Despite the fact that it is one of the best things on earth, it’s not often that heavy metal gets associated with positive outcomes in the mainstream media. But recent studies are revealing what most of us have known all along: that metal is actually mega-relaxing. Contrary to the popular opinion that extreme music causes anger and aggression, it turns out that listening to metal can be a healthy way of processing these emotions and, on certain subjects, has similar results as a session of deep meditation.
So, what’s the deal?
While a lot of extreme music features lyrics of a somewhat depressive nature, ranging from themes of anxiety to isolation, there is evidence to suggest that metal fans are calmed by their choice of music. A study conducted at the University of Queensland in Australia required 39 extreme music fans to describe a situation that they found frustrating, then measured their heart rates and emotional reactions. Half of the participants sat in silence after describing their situation, while the other half listened to a heavy metal track of their choice.
The study found that instead of increasing the anger levels of the listeners, the music actually calmed them and promoted positive emotions. It is worth noting, however, that the study did point out that the calming effects of listening to the music might be as a result of the fact that the listeners were fans in the first place.
But, as the epic soundscapes of drone doom bands such as Earth and Sunn O))) show us, the soothing effects of metal go further than simply calming those who already like the music. Low-frequency sound played at a continuous level is super-conducive when it comes to entering a meditative state. In fact, it is so conducive that heavy metal yoga sessions have sprung up in London, and a therapist in Scotland regularly uses extreme music to help her clients enter a meditative trance.
So, is it the emotional release of listening to an angry track? Or is it simply that low-tuned guitars and distortion allows people to turn on, tune in and cop out? Video game makers would say the latter. Metal tracks are so popular on video games that it is almost impossible to separate the two, and with studies claiming that gaming can also have meditative effects, it is easy to see why. As anyone who grew up on classic video games from the 80s knows, zoning out to Tetris was one of the best ways of unwinding from the day. So, it was only a matter of time before some bright spark decided to combine the calming effects of video games with an epic metal soundtrack.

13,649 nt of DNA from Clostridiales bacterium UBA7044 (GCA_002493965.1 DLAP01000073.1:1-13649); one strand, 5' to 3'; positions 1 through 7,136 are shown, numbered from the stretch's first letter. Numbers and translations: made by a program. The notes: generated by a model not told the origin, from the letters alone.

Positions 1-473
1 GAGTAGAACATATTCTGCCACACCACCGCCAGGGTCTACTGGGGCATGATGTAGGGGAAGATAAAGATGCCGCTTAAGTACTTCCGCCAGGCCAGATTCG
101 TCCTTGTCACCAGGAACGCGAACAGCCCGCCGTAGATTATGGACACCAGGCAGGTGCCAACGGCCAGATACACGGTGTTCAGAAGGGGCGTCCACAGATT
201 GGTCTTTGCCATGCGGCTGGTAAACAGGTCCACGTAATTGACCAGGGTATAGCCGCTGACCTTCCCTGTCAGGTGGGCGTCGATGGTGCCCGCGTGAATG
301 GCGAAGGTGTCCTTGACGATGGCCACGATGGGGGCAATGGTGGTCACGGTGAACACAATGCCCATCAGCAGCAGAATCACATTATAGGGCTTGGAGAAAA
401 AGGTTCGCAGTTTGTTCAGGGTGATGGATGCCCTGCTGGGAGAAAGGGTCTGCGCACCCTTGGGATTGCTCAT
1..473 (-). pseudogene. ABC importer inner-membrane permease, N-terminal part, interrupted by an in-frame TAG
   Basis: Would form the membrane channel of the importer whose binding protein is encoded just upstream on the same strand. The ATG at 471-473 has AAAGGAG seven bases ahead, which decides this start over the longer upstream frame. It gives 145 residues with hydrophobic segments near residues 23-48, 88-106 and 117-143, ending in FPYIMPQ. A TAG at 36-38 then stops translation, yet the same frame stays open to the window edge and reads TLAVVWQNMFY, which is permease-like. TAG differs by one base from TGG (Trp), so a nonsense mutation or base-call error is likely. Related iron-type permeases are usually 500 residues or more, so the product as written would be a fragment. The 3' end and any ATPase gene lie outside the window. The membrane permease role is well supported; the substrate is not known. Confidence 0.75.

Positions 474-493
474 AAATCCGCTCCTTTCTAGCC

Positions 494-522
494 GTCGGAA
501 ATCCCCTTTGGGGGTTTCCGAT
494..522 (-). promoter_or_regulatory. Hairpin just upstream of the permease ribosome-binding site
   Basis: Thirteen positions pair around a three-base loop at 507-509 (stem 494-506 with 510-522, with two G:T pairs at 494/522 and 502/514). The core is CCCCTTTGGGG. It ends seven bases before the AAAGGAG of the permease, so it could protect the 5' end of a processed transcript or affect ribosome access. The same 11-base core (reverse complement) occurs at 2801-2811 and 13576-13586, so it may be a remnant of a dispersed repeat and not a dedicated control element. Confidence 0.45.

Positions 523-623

While the initial forays into this genre might not have been the most awesome (Iron Maiden’s Ed Hunter, anyone?), the likes of Splatterhouse and Metal Gear Rising: Revengance certainly picked up the slack, each proving to be an enthralling combination of heart-pumping riffs and high-temp action. The ultimate cult game in this genre is, of course, Brütal Legend, voiced by Jack Black and featuring 75 artists on the soundtrack, from Mastodon to Cradle of Filth. Metal AF.
If you’re not into gaming, though, simply listening to metal is just as relaxing. Anyone looking to incorporate more meditative metal into their listening schedules would do well to check out Justin K. Broadrick’s project Jesu, particularly the self-titled debut, which is a great example of transcendent heavy doom that allows the mind to take a break from itself. Neurosis may have created some of the heaviest music in the genre, but their 2004 album The Eye of Every Storm is a perfect example of how metal bands can walk the line between menacing and melancholy, all the while taking you to a higher state of consciousness.
Whether the link between meditation and metal is simply the result of personal taste or something more, we definitely get why people find heavy sounds so relaxing. Which bands do you listen to when you want to zone out?